Anyone who has spoken to me prior to 10am only to be confronted by a bewildered glance followed by unsettling silence, knows that I am not so good at the morning.
Like many other adults, at a certain age, coffee became less an excuse to drink some frozen, blended, caramel milkshake thing and more of a simple necessity to make basic human function possible. Because luxury gave way to necessity, over the course of a few years, sugary, creamy, flavored “coffee” drinks, gave way to tried and true coffee-no-sugar-with-a-hit-of-cream, which finally gave way to the unadulterated black brew.
Along the course of this journey, it became increasingly clear that ever more converts would join my black congregation if there existed an increased understanding of the mundane details of grinding and brewing that affect the quality and flavor. As one begins to drink more black coffee, one begins to realize that only thoughtfully produced coffee is enjoyable without the crutches of sugar, cream, or other adulteration.
Now, I was about to go on a cliché tirade about the evil empire of Starbucks and its indoctrination of the unsuspecting masses into the cult of corn syrup and whipped cream, but I will refrain. (Don’t get used to such self-control.) Instead, I should simply state that I’m no Dr. Coffee Ph.D., but I’ve learned a few valuable lessons. Those lessons center around the aforementioned mundane details of the bean, the grind, and the extraction.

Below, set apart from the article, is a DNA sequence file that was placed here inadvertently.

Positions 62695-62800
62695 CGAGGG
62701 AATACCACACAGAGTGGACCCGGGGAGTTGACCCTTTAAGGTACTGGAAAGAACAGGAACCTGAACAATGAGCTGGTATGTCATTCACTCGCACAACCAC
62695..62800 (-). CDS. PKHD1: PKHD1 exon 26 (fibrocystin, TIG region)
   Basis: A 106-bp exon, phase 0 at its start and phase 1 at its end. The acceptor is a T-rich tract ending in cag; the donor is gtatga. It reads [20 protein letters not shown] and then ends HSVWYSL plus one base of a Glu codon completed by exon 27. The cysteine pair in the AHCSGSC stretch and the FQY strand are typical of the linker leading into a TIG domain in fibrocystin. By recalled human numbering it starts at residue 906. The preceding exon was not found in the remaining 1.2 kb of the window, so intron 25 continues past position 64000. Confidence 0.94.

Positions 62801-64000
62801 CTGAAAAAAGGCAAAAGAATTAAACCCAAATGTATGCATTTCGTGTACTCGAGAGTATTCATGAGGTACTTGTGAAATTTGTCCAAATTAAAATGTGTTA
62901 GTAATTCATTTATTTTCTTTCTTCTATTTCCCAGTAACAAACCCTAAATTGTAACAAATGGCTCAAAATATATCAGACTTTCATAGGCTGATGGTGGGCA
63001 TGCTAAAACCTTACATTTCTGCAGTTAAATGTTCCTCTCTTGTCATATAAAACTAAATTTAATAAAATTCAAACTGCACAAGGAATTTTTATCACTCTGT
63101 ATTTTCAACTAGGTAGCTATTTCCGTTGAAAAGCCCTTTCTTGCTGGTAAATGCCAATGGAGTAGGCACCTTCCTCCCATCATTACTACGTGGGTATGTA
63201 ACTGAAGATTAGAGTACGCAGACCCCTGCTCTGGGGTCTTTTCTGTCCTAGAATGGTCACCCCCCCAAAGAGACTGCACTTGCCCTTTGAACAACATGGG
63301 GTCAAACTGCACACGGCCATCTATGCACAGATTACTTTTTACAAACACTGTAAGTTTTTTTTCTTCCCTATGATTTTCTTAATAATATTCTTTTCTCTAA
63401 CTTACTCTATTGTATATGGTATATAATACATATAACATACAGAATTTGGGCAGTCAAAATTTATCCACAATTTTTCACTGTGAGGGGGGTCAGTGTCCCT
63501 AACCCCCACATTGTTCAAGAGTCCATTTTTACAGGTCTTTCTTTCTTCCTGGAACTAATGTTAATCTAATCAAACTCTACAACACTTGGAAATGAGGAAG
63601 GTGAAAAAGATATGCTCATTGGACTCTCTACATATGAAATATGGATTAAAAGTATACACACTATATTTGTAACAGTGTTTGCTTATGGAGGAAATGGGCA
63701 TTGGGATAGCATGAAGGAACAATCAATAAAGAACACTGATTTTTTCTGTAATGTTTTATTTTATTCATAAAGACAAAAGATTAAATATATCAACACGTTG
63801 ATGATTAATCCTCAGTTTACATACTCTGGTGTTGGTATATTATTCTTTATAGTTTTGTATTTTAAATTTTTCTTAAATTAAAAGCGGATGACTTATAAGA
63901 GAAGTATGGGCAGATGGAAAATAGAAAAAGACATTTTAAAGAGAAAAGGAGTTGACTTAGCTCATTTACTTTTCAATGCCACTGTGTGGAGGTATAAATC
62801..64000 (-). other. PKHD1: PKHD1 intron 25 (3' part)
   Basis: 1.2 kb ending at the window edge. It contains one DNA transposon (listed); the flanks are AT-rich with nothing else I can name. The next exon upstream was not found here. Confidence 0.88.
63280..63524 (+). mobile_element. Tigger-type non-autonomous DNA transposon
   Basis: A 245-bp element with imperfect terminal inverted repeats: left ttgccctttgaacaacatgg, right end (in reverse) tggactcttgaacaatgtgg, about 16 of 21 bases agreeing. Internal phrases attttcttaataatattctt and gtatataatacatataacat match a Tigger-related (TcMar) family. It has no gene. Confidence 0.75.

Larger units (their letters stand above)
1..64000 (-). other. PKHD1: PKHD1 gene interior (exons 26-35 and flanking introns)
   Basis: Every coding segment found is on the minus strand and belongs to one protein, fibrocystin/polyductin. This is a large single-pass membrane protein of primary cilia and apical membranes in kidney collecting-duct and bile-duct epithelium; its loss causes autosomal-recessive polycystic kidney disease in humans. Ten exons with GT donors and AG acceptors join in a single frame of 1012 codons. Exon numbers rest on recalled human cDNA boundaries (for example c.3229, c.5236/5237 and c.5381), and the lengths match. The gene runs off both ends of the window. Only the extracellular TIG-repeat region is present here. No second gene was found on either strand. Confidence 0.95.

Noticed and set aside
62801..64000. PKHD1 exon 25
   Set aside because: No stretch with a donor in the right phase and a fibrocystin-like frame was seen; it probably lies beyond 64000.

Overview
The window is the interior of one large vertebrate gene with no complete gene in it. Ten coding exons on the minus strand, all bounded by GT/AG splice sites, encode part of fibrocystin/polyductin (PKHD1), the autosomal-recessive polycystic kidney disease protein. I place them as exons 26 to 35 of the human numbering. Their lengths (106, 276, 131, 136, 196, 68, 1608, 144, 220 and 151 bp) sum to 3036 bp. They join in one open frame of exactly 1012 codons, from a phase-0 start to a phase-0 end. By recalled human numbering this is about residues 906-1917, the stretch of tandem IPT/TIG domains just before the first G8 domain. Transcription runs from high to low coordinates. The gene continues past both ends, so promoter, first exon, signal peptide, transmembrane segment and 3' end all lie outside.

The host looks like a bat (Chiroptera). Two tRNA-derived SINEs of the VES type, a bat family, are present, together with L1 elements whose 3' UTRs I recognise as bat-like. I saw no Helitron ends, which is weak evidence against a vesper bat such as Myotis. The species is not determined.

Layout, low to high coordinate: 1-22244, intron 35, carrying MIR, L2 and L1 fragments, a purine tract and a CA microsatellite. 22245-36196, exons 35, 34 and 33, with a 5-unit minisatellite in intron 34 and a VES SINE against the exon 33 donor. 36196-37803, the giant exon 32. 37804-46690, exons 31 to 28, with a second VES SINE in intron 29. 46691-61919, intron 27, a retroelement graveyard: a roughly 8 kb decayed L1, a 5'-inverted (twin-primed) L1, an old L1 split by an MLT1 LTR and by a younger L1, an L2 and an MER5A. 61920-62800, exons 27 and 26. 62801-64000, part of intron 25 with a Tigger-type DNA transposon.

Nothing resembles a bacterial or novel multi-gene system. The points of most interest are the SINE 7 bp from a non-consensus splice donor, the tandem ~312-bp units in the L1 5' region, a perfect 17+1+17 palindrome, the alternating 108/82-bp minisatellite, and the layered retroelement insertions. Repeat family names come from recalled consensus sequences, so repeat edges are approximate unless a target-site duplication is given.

First: the bean. Maybe it’s my misconception, but it seems everyone is convinced that over-the-top dark roasts indicate some fancy level of European quality or some such nonsense. Evidently, that extra dark roasting is often used as a method for covering up inconsistent bean quality. And for cold brewed coffee in particular, a medium or lighter roast may be the preferred canvas because the dark, roasty quality can overpower the subtle floral and fruity notes that come out really beautifully from slow and gentle steeping. It comes down to individual taste, but I like a medium roast.
And as a bonus, lighter roasts have a higher caffeine content because caffeine is released in the roasting process. Added voltage!
It should be obvious that quality coffee beans are a necessity, but beyond that starting point, grinding and extraction should be the focus. I’ll spare you the granular and excruciating details for how to tackle these tasks, (especially since I’m still a novice myself) but I’d be pleased to provide an overview of a few things I’ve learned. A great resource for the minute details of grinding and extraction is The Blue Bottle Craft of Coffee.